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the ruling National Democratic Alliance (nda) government has completed three years in office. Which is quite an achievement in itself. And the Bharatiya Janata Party (bjp)-led government has promptly come out with an achievement report, patting itself on the back for what it claims are a string of "successes". But really, what does the nda government have to show for itself in the areas of development? The key question is whether mere survival is enough to prove good governance.
Take for instance, the question of local people's rights. The report, Milestones of Success, speaks of people's participation in forest management, with legal back up accorded to joint forest management committees and institutionalisation of forest development agencies, which would cover 775 forest divisions. The forest cover, it claims, has increased by nearly 4000 square kilometres. But what is new? The Joint Forest Management programme is an ongoing effort. The question for this government is to move beyond the you-participate-in-my-programme attitude and give local communities greater rights over decision-making and the forest produce. Instead, the lackadaisical and indifferent attitude of this government to critical issues of forestry has meant that tensions between people and forests are increasing.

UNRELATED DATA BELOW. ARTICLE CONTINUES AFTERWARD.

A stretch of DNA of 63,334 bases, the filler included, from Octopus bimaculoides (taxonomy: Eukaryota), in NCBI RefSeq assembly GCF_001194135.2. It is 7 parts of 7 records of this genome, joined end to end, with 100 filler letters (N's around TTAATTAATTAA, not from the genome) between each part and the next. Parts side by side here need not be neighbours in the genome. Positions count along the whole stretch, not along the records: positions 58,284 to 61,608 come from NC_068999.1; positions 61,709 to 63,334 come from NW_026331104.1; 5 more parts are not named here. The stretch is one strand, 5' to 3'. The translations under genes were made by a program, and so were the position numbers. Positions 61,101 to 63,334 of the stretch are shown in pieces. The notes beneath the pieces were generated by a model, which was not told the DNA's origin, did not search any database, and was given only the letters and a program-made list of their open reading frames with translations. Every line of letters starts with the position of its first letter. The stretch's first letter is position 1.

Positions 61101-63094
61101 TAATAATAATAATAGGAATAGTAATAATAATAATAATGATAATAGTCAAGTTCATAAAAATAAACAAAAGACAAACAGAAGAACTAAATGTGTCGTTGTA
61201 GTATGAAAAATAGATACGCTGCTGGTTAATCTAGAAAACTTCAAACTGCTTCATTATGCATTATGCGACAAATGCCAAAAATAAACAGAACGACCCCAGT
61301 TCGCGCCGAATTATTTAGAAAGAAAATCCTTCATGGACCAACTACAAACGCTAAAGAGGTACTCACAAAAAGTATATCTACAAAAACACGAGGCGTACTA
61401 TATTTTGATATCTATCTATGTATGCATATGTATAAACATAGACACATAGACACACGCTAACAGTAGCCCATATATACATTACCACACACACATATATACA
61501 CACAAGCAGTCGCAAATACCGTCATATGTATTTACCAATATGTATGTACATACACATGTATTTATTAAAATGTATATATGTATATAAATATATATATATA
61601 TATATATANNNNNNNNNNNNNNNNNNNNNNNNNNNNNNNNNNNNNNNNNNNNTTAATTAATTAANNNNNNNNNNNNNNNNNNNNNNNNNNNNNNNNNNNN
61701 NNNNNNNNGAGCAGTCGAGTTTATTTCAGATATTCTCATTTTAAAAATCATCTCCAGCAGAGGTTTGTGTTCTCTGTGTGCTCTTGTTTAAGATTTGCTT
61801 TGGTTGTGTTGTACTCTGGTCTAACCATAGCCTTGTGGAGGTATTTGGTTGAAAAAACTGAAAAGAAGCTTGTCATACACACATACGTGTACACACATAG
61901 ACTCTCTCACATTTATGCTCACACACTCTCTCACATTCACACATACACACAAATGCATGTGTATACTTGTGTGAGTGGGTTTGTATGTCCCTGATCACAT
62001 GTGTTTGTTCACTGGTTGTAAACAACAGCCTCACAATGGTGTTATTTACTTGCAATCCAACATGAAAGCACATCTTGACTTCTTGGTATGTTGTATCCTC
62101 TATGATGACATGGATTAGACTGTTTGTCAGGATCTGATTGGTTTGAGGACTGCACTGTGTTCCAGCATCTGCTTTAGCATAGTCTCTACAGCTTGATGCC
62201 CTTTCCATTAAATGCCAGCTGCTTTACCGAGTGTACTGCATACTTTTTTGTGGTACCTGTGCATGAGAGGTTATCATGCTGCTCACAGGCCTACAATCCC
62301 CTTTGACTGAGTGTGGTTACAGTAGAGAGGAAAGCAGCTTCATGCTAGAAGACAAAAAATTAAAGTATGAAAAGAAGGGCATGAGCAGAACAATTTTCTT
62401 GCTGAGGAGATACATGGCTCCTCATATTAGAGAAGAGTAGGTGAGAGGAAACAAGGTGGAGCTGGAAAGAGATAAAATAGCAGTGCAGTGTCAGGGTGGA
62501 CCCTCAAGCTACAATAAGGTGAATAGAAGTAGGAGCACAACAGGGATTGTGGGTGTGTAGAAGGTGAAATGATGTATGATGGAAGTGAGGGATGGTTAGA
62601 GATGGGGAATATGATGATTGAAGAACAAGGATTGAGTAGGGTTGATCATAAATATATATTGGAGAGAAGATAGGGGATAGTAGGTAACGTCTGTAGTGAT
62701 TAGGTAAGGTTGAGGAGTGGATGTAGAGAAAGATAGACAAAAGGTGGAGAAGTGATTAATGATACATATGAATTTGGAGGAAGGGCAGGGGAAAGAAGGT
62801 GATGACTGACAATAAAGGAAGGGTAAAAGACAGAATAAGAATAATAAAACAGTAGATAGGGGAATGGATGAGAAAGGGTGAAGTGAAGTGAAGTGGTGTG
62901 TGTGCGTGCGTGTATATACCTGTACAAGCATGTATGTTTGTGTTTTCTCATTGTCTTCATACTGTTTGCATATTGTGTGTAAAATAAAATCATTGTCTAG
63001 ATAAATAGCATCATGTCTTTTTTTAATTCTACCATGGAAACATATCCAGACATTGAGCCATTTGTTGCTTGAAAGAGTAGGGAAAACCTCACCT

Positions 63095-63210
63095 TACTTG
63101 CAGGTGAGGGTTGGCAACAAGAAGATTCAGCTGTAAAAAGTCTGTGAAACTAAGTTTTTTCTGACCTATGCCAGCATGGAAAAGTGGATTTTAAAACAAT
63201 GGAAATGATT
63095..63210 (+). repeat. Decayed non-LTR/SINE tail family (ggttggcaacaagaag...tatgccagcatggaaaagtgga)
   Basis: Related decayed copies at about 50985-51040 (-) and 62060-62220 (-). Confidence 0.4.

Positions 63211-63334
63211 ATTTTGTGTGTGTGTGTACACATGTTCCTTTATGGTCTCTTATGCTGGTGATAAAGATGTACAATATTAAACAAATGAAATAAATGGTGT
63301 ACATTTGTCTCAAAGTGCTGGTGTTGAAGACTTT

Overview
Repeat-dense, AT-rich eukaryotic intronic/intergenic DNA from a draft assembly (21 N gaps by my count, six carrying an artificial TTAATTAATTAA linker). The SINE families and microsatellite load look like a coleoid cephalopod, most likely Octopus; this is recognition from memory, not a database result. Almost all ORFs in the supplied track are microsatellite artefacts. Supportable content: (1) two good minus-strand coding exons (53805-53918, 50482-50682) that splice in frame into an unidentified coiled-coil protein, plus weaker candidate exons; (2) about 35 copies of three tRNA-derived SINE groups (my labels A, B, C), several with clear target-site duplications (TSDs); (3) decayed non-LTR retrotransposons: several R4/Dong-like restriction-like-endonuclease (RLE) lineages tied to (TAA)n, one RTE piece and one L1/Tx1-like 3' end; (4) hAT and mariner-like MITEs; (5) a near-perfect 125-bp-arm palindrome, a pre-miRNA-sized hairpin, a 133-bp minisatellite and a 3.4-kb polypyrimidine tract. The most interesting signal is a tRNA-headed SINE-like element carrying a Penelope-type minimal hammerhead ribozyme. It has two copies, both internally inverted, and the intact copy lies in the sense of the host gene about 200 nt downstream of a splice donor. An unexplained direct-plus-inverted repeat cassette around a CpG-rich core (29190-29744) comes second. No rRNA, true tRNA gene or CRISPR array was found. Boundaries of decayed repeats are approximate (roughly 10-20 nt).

Likewise, though the report boasts of the role of local communities in "participatory conservation" under the national wildlife action plan, and the wetland conservation programme places thrust on "increased participation of stakeholders", there is nothing but empty rhetoric. This government needs to be told that learning the right words is no substitute for action.
And mouthing the right words is no help either. For all that prime minister Atal Bihari Vajpayee has been saying on the need to involve local communities in management of water, it is still a top down approach that the government adopts, with no people's participation visible at all. Above all, it is the mindset of the government machinery that needs to change towards local community based water management strategies.
On pollution control the BJP-led government unabashedly takes all credit for improvement in ambient air quality in metro cities, especially Delhi. But it fails to remember how it opposed the introduction of compressed natural gas (cng) fuel for the city's public transport or how the committee it set up to sabotage the efforts to cleaning up air pollution has done, what it was meant to: propose a road map for clean fuel and automobile technology which is so weak that it will only lead to hell.
The nda government may well survive the remaining two years. But that is not proof enough of good governance. This government and whichever government comes after it, must up the development agenda at the top of its action programme. As yet, we see too little.